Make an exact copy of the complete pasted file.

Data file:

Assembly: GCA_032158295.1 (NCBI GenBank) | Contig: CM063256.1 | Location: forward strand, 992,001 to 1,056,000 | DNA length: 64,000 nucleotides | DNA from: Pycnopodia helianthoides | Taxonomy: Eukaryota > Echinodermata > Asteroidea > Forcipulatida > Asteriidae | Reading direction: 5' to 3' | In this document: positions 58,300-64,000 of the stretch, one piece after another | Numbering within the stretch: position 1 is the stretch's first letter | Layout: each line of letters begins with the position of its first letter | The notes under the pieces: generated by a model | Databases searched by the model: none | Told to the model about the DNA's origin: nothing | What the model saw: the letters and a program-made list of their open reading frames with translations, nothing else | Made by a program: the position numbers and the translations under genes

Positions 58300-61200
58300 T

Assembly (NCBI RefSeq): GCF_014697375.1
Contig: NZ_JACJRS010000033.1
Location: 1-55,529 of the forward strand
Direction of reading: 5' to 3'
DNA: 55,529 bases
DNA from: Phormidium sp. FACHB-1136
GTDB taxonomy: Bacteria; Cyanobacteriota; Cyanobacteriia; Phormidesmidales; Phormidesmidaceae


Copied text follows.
Assembly: GCA_032158295.1 (NCBI GenBank) | Contig: CM063256.1 | Location: forward strand, 992,001 to 1,056,000 | DNA length: 64,000 nucleotides | DNA from: Pycnopodia helianthoides | Taxonomy: Eukaryota > Echinodermata > Asteroidea > Forcipulatida > Asteriidae | Reading direction: 5' to 3' | In this document: positions 58,300-64,000 of the stretch, one piece after another | Numbering within the stretch: position 1 is the stretch's first letter | Layout: each line of letters begins with the position of its first letter | The notes under the pieces: generated by a model | Databases searched by the model: none | Told to the model about the DNA's origin: nothing | What the model saw: the letters and a program-made list of their open reading frames with translations, nothing else | Made by a program: the position numbers and the translations under genes

Positions 58300-61200
58300 T

Assembly (NCBI RefSeq): GCF_014697375.1
Contig: NZ_JACJRS010000033.1
Location: 1-55,529 of the forward strand
Direction of reading: 5' to 3'
DNA: 55,529 bases
DNA from: Phormidium sp. FACHB-1136
GTDB taxonomy: Bacteria; Cyanobacteriota; Cyanobacteriia; Phormidesmidales; Phormidesmidaceae